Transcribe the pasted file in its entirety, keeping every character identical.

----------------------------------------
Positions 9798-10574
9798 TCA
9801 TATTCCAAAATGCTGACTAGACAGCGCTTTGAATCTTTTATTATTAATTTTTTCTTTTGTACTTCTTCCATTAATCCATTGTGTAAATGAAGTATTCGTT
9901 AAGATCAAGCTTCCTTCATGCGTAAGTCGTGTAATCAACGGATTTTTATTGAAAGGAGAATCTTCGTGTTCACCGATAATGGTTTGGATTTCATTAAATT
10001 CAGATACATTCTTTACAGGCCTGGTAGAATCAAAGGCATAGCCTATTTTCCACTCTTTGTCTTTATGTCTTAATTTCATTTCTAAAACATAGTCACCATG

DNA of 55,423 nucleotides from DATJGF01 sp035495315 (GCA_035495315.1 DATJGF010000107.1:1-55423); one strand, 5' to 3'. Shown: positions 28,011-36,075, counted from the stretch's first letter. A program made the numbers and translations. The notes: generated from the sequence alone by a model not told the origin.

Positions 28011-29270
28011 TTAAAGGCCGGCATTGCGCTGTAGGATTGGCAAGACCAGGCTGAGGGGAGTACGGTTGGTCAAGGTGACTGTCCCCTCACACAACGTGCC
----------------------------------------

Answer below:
Positions 9798-10574
9798 TCA
9801 TATTCCAAAATGCTGACTAGACAGCGCTTTGAATCTTTTATTATTAATTTTTTCTTTTGTACTTCTTCCATTAATCCATTGTGTAAATGAAGTATTCGTT
9901 AAGATCAAGCTTCCTTCATGCGTAAGTCGTGTAATCAACGGATTTTTATTGAAAGGAGAATCTTCGTGTTCACCGATAATGGTTTGGATTTCATTAAATT
10001 CAGATACATTCTTTACAGGCCTGGTAGAATCAAAGGCATAGCCTATTTTCCACTCTTTGTCTTTATGTCTTAATTTCATTTCTAAAACATAGTCACCATG

DNA of 55,423 nucleotides from DATJGF01 sp035495315 (GCA_035495315.1 DATJGF010000107.1:1-55423); one strand, 5' to 3'. Shown: positions 28,011-36,075, counted from the stretch's first letter. A program made the numbers and translations. The notes: generated from the sequence alone by a model not told the origin.

Positions 28011-29270
28011 TTAAAGGCCGGCATTGCGCTGTAGGATTGGCAAGACCAGGCTGAGGGGAGTACGGTTGGTCAAGGTGACTGTCCCCTCACACAACGTGCC